The U.S. House of Representatives passes House Joint Resolution 44 on June 13th. What does this mean for owners of pistol braces? Is this really that big of a deal?
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We all know the back story with the ATF pistol brace rule by now. Some recent court wins have brought at least temporary protection for members of groups like the Firearms Policy Coalition and Second Amendment Foundation. However, those wins only apply to members of those groups, not the broader gun-owning public.
Outside the courts, lawmakers in D.C. have been looking at the pistol brace issue. Senators and Representatives have sent letters to the ATF regarding the brace rule. Also, there have been hearings with ATF Director Dettelbach where some tough questions were asked, and some incorrect answers were given. Hearings and letters don’t actually change the law though.
What Is a Law, And What Is a Rule?
As a brief recap, the House and Senate pass laws. Those laws are usually enforced and administered by agencies in the Executive branch. However, even the best laws are not always perfectly clear. Congress often gives those agencies the power to create administrative rules. Those rules, when drafted and applied properly, explain how the agency will apply the laws in specific situations. However, agencies are only supposed to make rules within the scope that Congress sets out.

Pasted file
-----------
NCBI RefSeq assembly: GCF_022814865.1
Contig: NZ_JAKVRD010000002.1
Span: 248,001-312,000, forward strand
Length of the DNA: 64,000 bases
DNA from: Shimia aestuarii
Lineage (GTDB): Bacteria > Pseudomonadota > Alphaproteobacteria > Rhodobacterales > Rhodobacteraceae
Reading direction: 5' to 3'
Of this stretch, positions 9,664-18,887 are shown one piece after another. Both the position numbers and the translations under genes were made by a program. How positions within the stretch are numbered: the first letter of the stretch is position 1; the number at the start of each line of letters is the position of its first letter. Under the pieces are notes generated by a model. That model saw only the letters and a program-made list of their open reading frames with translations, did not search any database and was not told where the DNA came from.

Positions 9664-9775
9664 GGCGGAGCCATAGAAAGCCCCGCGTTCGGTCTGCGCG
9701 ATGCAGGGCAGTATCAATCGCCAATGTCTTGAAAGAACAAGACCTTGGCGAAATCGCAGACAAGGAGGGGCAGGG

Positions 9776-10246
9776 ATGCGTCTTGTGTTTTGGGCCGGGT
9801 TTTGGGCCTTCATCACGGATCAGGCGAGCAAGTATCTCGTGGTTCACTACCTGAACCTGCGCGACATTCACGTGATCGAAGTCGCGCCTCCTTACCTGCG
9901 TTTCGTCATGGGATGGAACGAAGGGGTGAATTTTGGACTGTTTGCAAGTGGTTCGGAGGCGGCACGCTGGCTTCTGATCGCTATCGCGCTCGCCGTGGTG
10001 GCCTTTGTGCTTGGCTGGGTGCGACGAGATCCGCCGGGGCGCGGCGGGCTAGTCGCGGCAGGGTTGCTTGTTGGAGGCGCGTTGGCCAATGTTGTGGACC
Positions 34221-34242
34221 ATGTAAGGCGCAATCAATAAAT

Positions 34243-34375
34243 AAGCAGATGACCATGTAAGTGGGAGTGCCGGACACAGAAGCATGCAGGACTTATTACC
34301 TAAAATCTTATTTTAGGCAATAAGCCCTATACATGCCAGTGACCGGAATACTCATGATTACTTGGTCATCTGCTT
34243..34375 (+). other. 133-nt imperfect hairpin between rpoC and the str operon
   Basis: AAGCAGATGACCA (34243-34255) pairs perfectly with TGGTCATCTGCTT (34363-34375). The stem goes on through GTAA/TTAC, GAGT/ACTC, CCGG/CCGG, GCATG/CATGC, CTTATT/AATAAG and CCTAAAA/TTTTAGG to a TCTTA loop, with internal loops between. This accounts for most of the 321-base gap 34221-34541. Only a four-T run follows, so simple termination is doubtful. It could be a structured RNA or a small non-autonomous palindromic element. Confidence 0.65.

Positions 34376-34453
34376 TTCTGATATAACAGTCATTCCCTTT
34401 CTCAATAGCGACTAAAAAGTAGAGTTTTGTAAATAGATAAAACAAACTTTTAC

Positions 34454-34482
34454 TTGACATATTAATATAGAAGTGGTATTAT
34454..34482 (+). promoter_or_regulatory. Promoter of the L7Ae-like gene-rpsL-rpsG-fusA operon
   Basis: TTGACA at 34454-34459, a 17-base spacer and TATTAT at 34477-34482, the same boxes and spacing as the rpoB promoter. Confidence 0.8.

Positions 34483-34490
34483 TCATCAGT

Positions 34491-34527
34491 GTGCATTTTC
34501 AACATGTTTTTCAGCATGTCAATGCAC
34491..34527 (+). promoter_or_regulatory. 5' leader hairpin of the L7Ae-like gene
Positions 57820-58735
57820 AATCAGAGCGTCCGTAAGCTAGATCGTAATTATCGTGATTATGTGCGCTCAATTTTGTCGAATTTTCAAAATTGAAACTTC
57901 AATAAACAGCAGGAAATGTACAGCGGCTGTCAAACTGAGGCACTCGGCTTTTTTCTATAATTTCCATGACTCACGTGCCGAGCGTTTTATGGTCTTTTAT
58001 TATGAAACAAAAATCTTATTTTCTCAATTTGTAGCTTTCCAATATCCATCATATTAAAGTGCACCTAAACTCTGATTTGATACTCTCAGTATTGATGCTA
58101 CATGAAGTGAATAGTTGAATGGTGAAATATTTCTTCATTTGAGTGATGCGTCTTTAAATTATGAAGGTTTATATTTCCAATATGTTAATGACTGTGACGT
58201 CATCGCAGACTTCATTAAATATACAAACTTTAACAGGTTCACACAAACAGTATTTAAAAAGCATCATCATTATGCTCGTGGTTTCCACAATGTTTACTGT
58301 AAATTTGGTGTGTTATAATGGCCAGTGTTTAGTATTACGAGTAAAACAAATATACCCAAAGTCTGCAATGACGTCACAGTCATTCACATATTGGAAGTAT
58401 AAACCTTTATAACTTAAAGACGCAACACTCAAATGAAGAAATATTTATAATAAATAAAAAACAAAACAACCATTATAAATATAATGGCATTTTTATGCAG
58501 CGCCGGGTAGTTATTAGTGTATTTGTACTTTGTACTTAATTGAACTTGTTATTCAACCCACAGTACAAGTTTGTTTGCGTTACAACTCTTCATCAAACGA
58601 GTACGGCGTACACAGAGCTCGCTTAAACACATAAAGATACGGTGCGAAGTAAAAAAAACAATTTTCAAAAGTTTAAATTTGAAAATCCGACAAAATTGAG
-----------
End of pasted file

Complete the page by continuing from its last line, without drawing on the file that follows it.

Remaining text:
This is a complicated area of law (I do some of this at my day job and it is way more complicated than it looks) and even well-intentioned rules can end up working differently than envisioned. But some regulators are also less concerned about staying within the bounds of the authority granted by Congress. It makes sense, then, that Congress could invalidate such a rule because Congress gave the original authority to the agency to make the rule in the first place.
Can Congress Block An Agency Rule?
Lawmakers do have a method to directly invalidate an agency rule. Under 5 US Code Chapter 8, Congress can invalidate an agency rule. 5 U.S. Code § 802 sets out the exact procedures for that process. It is fairly simple; the House passes a joint resolution stating its disapproval of an agency rule. It then moves to the Senate, and if the Senate also votes to pass the resolution, then the agency rule has “no force or effect.”
What Happens Next?
Now that the H.J. Res 44 is out of the House, what happens next? It moves to the Senate, also known as the place where legislation goes to die. Most of the time, the filibuster is used to block legislation. It takes 60 votes to beat a filibuster, but that will not be necessary with this particular resolution. A simple majority vote is enough. We will have to wait and see if there are enough votes in the Senate to stop the pistol brace rule, though.
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